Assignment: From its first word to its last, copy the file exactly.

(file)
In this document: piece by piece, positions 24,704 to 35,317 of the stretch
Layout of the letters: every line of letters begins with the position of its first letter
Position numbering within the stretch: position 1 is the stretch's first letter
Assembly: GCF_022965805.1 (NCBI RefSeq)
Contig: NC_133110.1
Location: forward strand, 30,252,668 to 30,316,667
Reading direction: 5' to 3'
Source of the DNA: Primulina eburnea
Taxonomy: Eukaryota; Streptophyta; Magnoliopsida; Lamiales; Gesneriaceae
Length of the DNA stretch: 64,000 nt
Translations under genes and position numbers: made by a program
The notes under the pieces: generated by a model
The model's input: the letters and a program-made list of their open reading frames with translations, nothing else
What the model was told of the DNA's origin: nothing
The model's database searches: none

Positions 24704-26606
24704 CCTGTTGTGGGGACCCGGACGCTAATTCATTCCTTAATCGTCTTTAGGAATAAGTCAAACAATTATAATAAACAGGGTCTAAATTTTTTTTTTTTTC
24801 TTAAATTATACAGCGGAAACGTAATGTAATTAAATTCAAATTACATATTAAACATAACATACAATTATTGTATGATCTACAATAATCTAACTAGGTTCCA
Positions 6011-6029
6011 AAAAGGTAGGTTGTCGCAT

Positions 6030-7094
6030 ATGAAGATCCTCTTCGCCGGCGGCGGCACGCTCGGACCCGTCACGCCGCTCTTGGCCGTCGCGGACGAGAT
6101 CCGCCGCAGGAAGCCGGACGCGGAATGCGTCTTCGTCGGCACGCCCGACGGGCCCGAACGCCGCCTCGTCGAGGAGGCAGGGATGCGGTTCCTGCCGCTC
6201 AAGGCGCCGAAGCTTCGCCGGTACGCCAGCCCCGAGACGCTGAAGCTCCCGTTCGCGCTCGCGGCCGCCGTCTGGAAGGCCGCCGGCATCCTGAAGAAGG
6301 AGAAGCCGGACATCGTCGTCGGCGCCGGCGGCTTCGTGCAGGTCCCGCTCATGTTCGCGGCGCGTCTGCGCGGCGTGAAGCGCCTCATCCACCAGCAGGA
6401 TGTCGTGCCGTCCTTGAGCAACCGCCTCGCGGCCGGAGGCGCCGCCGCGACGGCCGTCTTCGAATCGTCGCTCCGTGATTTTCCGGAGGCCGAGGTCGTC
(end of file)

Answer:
In this document: piece by piece, positions 24,704 to 35,317 of the stretch
Layout of the letters: every line of letters begins with the position of its first letter
Position numbering within the stretch: position 1 is the stretch's first letter
Assembly: GCF_022965805.1 (NCBI RefSeq)
Contig: NC_133110.1
Location: forward strand, 30,252,668 to 30,316,667
Reading direction: 5' to 3'
Source of the DNA: Primulina eburnea
Taxonomy: Eukaryota; Streptophyta; Magnoliopsida; Lamiales; Gesneriaceae
Length of the DNA stretch: 64,000 nt
Translations under genes and position numbers: made by a program
The notes under the pieces: generated by a model
The model's input: the letters and a program-made list of their open reading frames with translations, nothing else
What the model was told of the DNA's origin: nothing
The model's database searches: none

Positions 24704-26606
24704 CCTGTTGTGGGGACCCGGACGCTAATTCATTCCTTAATCGTCTTTAGGAATAAGTCAAACAATTATAATAAACAGGGTCTAAATTTTTTTTTTTTTC
24801 TTAAATTATACAGCGGAAACGTAATGTAATTAAATTCAAATTACATATTAAACATAACATACAATTATTGTATGATCTACAATAATCTAACTAGGTTCCA
Positions 6011-6029
6011 AAAAGGTAGGTTGTCGCAT

Positions 6030-7094
6030 ATGAAGATCCTCTTCGCCGGCGGCGGCACGCTCGGACCCGTCACGCCGCTCTTGGCCGTCGCGGACGAGAT
6101 CCGCCGCAGGAAGCCGGACGCGGAATGCGTCTTCGTCGGCACGCCCGACGGGCCCGAACGCCGCCTCGTCGAGGAGGCAGGGATGCGGTTCCTGCCGCTC
6201 AAGGCGCCGAAGCTTCGCCGGTACGCCAGCCCCGAGACGCTGAAGCTCCCGTTCGCGCTCGCGGCCGCCGTCTGGAAGGCCGCCGGCATCCTGAAGAAGG
6301 AGAAGCCGGACATCGTCGTCGGCGCCGGCGGCTTCGTGCAGGTCCCGCTCATGTTCGCGGCGCGTCTGCGCGGCGTGAAGCGCCTCATCCACCAGCAGGA
6401 TGTCGTGCCGTCCTTGAGCAACCGCCTCGCGGCCGGAGGCGCCGCCGCGACGGCCGTCTTCGAATCGTCGCTCCGTGATTTTCCGGAGGCCGAGGTCGTC